Image: John Connolly
Alan Diaz  /  AP file
Former FBI agent John Connolly was convicted of helping the Boston mob murder a gambling executive in 1982.
updated 12/4/2008 3:24:23 PM ET 2008-12-04T20:24:23

Despite his conviction on murder charges, former FBI agent John Connolly angrily insisted Thursday he is innocent of passing sensitive information to Boston mobsters that led to the 1982 slaying in Miami of a former gambling executive.

A Miami judge delayed sentencing Connolly for second-degree murder until at least next month after a day of hearings that included Connolly and the family of World Jai-Alai president John Callahan, who was fatally shot and left in the trunk of his car.

"I never have, and I never would, knowingly say anything that would cause harm to come to any human being," Connolly, 68, told the court. He did not testify at his trial but has long proclaimed his innocence. "I did not commit these crimes. I had nothing to do with it."

Callahan's widow, Mary, and his now-grown children Patrick and Kathleen appeared in court Thursday to describe the pain that lingers from his murder.

"His death was a terrible shock," Mary wrote in a letter read aloud by her son. "He was the love of my life and I miss him every day."

Connolly spoke directly to the  family, calling their loss "heartbreaking" but repeating that he wasn't responsible.

Connolly had been due for sentencing Thursday. But Miami-Dade Circuit Judge Stanford Blake postponed the sentence to consider legal motions filed by Connolly's attorneys. He faces up to life in prison but could get far less.

Callahan's death
Several gang figures testified at Connolly's two-month trial that Callahan was fatally shot because Connolly told Boston mobsters that Callahan might implicate them in the earlier murder of an Oklahoma businessman.

Callahan, 45, was shot by a hit man and his body stuffed into the trunk of his silver Cadillac, which was left at Miami International Airport.

Several of Connolly's friends and former FBI colleagues called Connolly a talented, stellar agent who had to make tough decisions regarding gangland informants in order to take down other violent criminal organizations. Connolly said his informants led to dozens of key arrests over his FBI career, which ended in 1990.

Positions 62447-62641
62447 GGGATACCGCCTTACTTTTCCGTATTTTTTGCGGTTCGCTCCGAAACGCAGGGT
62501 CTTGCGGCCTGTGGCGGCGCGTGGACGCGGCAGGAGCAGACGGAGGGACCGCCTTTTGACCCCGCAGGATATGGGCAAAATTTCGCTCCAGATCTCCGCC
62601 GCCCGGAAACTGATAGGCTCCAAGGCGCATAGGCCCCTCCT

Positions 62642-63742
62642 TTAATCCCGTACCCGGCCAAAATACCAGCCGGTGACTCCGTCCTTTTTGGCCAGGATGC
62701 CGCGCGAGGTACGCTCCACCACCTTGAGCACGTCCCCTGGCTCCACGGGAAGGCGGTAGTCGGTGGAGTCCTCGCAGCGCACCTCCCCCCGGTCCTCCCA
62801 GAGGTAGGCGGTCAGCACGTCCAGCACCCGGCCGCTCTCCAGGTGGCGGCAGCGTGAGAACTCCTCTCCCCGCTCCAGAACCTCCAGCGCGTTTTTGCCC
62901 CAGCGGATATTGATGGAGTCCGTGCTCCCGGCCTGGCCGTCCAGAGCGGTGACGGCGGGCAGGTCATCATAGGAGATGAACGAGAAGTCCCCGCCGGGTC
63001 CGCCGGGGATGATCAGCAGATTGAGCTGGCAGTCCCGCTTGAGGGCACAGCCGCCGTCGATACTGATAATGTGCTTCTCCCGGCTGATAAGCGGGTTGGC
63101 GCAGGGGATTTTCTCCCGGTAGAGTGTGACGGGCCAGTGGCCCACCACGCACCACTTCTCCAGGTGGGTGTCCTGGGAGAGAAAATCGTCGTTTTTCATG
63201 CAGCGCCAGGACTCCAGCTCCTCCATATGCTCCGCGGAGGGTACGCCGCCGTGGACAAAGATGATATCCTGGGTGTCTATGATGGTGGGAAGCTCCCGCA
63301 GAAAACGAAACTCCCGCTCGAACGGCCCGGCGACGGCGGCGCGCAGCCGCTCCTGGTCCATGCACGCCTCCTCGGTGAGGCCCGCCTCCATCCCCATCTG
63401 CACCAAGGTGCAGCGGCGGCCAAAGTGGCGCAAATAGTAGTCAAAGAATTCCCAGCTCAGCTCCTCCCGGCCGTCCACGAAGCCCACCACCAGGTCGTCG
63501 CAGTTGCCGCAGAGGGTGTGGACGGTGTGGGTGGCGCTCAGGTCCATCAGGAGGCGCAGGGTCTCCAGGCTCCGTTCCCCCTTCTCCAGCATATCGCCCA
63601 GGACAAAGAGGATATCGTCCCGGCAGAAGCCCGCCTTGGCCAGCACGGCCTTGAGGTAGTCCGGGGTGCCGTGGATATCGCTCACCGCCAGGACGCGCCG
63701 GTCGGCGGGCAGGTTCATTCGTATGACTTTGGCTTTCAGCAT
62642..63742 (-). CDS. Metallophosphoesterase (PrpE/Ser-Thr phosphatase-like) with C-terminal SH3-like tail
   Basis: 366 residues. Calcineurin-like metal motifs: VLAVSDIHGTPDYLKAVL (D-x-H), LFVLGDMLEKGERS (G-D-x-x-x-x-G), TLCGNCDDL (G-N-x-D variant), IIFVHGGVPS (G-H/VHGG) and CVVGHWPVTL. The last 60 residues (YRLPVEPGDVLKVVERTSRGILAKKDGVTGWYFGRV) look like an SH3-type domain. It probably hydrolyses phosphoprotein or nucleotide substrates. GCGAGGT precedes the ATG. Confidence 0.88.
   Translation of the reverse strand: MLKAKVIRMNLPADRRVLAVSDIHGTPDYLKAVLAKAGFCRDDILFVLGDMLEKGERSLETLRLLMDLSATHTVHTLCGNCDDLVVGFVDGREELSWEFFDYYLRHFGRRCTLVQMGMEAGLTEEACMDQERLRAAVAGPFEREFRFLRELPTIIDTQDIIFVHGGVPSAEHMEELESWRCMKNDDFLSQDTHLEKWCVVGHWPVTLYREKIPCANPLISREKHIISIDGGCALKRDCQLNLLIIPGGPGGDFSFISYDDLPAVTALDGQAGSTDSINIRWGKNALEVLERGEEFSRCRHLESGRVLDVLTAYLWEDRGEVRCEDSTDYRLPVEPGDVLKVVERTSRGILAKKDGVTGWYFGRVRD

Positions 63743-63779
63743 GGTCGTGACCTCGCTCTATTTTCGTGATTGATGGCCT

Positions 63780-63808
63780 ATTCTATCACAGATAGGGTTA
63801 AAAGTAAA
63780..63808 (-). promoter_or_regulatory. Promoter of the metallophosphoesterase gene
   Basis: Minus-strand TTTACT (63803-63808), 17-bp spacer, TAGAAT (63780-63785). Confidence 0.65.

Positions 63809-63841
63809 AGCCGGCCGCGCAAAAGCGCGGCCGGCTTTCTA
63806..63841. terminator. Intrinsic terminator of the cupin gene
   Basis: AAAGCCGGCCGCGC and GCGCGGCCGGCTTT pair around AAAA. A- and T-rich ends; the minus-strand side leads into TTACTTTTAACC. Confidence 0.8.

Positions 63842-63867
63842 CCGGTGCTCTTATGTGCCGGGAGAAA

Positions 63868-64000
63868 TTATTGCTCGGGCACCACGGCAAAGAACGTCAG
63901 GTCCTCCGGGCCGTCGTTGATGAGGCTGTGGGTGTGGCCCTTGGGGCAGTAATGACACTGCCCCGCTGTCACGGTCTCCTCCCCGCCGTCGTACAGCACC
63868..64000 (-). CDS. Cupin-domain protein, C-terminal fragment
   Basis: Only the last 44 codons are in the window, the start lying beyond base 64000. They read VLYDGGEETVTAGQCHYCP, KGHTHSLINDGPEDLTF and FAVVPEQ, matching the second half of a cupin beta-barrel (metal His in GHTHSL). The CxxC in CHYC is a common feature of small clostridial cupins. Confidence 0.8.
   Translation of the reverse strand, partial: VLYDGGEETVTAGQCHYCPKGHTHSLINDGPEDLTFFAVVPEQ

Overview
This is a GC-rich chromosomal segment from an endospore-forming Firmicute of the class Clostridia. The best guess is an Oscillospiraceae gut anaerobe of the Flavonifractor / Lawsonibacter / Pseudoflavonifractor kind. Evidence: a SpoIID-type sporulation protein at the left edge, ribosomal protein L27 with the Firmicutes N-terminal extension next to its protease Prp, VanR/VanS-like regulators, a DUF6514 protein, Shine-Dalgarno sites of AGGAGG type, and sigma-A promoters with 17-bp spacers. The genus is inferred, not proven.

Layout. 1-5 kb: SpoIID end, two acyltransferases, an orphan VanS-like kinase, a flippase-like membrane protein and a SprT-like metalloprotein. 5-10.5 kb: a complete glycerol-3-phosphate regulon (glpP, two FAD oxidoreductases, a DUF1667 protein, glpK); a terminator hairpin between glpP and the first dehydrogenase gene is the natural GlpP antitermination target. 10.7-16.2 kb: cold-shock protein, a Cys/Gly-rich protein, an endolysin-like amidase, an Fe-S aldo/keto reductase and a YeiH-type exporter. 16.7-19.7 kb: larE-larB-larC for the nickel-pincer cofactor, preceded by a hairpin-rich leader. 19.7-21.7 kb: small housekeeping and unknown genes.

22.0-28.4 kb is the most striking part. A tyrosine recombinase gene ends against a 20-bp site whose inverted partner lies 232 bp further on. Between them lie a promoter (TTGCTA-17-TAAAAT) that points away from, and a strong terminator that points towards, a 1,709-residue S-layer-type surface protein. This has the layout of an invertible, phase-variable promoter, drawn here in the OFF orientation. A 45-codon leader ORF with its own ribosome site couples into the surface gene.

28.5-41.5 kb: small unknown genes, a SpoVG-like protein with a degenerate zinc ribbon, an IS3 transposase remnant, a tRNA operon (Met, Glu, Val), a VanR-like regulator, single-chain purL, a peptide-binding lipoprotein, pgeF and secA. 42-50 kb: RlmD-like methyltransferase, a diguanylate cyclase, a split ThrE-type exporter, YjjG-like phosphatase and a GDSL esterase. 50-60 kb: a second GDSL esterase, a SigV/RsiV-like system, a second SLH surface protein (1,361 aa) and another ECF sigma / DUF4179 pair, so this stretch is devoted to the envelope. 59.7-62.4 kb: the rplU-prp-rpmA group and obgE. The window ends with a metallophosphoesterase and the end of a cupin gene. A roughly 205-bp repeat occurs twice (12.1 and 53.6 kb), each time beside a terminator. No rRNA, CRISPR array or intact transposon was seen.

"I did my job to the best I could. I dealt with some savage people, and we brought down some people who were even more savage," Connolly said.

Connolly's attorneys sought a lenient sentence — in part because Connolly didn't pull the trigger — but prosecutors pushed hard for the maximum of life. Connolly was convicted in 2002 by a federal jury in a racketeering case and sentenced to 10 years for his corrupt relationships with chieftains of Boston's notorious Winter Hill Gang.

One of those gang leaders was FBI most-wanted fugitive James "Whitey" Bulger, 79, who was secretly an FBI informant along with top gang lieutenant Stephen "The Rifleman" Flemmi. They provided Connolly with tips leading to major cases against rival Mafia figures, and in return Connolly protected them from prosecution and slipped them inside information.

'Too important of a case'
Blake said he would decide on sentencing after considering last-minute motions by Connolly's attorneys, including whether the statute of limitations has expired for the second-degree murder conviction. Connolly was charged with first-degree murder, but jurors were given the option of a lesser second-degree conviction.

"It's too important of a case," Blake said in explaining his decision to delay to a packed courtroom. A new sentencing date was set for Jan. 15.

At one point, Connolly clashed sharply with Boston federal prosecutor Fred Wyshak — who was part of the Miami prosecution team — over evidence from Flemmi he claimed was improperly excluded from his 2002 corruption trial.

"You left me to rot in a prison for five years when you knew that he exonerated me," Connolly said.

"I did my job, Mr. Connolly," Wyshack shot back.

Testimony showed that Connolly was virtually a member of the Winter Hill Gang, accepting more than $235,000 in payoffs from them over the years. Bulger, who has a $2 million bounty on his head, fled in 1995 after Connolly tipped him about an imminent federal indictment, witnesses said.

Copyright 2008 The Associated Press. All rights reserved. This material may not be published, broadcast, rewritten or redistributed.

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